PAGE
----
In the predetermined relative position previously mentioned the surfaces 49 and 51 are in contact. The surface 51 is urged towards the surface 49 when the pinion 31 is urged in the direction shown in FIG. 3. When the pinion 31 is urged in the opposite direction the cam 45 rotates freely in the ring, including when its surface 50 contacts the surface 52 of the key 46, the curved surfaces 50 and 52 having a slope such that the key then retracts outwards against the springs 47 to allow the cam 45 to pass.
Note that the coupling just described is particularly suitable for the device 20 but can be used in other devices.
Referring to FIG. 6, the roller 24 is journalled about a central shaft 60 fixed to the frame of the device with one or more ball bearings 61, one or more O-rings 62 and a one-way coupling 63 between the shaft 60 and the roller 24.
The non-return one-way coupling 63 prevents the roller 24 from rotating in the direction opposite that shown in FIG. 3 to prevent the films 4 and 6 from loosening and the device 20 losing its adjustment.
The O-rings 62 prevent the roller 24 from continuing to rotate due to its inertia when the rack 32 reaches the end of its travel (FIG. 4) which would also cause the device 20 to lose its adjustment.
Note that winding the film 4 onto the roller 24 from behind by taking it backwards on the input side of the roller while it is taken forwards on the output side maximizes the length of contact between the film 4 and the roller 24 and consequently, in the example shown, maximizes the number of pins 30 in engaging the holes 5. This limits the risk of the holes in the film 4 tearing when the latter is pulled.
In the embodiment shown in FIG. 8 the device for opening the envelopes is simpler, the roller 24 being driven no longer by mechanical means (including the coupling 34, pinion 31, rack 32 and lever 35) but by a motor 70 which is caused to rotate by exactly one turn each time it is energized. A stepper motor, for example, can be used.
Note that depending on individual circumstances the tape 1 may be advanced by one pitch 3 through more or less than one turn of the roller 24, in which case the mechanism 25 or the motor 70 is adapted accordingly.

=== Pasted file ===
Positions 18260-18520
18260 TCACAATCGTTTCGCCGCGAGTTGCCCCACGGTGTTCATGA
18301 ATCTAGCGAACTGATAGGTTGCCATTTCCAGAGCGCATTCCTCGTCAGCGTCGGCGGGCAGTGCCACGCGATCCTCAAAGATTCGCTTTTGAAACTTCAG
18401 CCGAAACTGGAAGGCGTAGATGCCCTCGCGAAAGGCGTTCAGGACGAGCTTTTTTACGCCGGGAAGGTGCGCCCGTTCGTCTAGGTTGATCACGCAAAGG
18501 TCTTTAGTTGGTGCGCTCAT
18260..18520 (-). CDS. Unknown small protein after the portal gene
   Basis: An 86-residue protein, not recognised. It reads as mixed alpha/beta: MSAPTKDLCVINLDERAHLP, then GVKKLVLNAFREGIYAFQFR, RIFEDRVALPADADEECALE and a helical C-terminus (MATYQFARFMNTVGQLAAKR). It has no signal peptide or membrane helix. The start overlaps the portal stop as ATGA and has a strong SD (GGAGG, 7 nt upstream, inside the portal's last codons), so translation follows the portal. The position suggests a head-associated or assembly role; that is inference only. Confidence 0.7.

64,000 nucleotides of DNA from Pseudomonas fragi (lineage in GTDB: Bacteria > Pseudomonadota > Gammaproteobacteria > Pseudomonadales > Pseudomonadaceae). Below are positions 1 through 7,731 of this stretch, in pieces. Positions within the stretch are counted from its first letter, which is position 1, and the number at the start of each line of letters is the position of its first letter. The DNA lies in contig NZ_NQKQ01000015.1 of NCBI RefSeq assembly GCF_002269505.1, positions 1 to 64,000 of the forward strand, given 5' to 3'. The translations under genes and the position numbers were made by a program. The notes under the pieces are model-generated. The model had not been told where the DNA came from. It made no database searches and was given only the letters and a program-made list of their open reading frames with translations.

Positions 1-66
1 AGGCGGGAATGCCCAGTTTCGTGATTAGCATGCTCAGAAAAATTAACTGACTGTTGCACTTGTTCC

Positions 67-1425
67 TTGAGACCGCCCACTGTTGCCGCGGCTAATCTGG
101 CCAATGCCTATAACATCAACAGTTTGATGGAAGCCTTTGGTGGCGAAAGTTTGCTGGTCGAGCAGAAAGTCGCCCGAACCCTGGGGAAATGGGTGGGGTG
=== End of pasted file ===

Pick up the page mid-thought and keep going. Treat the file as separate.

In the embodiment shown in FIG. 9 there is no driver roller 24 or mechanism 25. To open an envelope the films 4 and 6 are pulled directly by turning the rollers 22 and 23 together at the same peripheral winding speed until each has wound on a length equal to the pitch 3.
The drive means 71 for the driver rollers 22 and 23 comprise a motor 72 for driving the roller 22 and a motor 73 for driving the roller 23, detector or sensor means 74 for measuring the length of film 4 wound onto the roller 22, sensor means 75 for measuring the length of film 6 wound onto the roller 23 and a control unit 76 connected to the motors 72 and 73, to the detector means 74 and 75 and to a push-button or operating member 77.
When the member 77 is operated the unit 76 starts the motors 72 and 73 and controls them on the basis of information supplied by the sensors 74 and 75 so that the rollers 22 and 23 turn at the same peripheral winding speed, the unit 76 stopping the motors when each has wound on a length equal to the pitch 3.
Numerous variants of the device 20 are feasible; for example, a different separator may be provided having on its entry side a brake for the tape 1, the seals 8 being broken when the film 4 passes over an edge of the kind provided by the angle-iron 28, in which case the film 6 does not need to be stretched.
With regard to the tape 1, the above description assumes starting from the end on the right in FIG. 1 by leaving four envelopes empty to economize on the objects. However depending on individual circumstances it may be more economical to provide objects anyway in the first few envelopes or to dispense with seals in the end part of the tape.
A starting section may also be provided on both sides of the tape, rather than on one side only as in FIG. 1.
More generally, the invention is not limited to the examples described and shown.
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|U.S. Classification||53/381.5, 53/492|
|International Classification||C12M1/16, B65B69/00, B65D75/42, G01N35/00, B65D73/02, C12M1/12|
|Cooperative Classification||C12M33/02, C12M45/22, B65D75/42, G01N35/00009, B65B69/00|
|European Classification||C12M1/12, B65B69/00, B65D75/42, G01N35/00B, C12M1/16|
|Aug 17, 1993||AS||Assignment|
Owner name: MILLIPORE S.A., FRANCE
Free format text: ASSIGNMENT OF ASSIGNORS INTEREST;ASSIGNOR:LEMONNIER, JEAN;REEL/FRAME:006699/0632
Effective date: 19930806
|Mar 11, 1999||FPAY||Fee payment|
Year of fee payment: 4
|Mar 11, 2003||FPAY||Fee payment|
Year of fee payment: 8
|Mar 12, 2007||FPAY||Fee payment|
Year of fee payment: 12
|Apr 8, 2011||AS||Assignment|
Owner name: MILLIPORE.S.A.S., FRANCE
Free format text: CHANGE OF NAME;ASSIGNOR:MILLIPORE S.A.;REEL/FRAME:026101/0584
Effective date: 20010402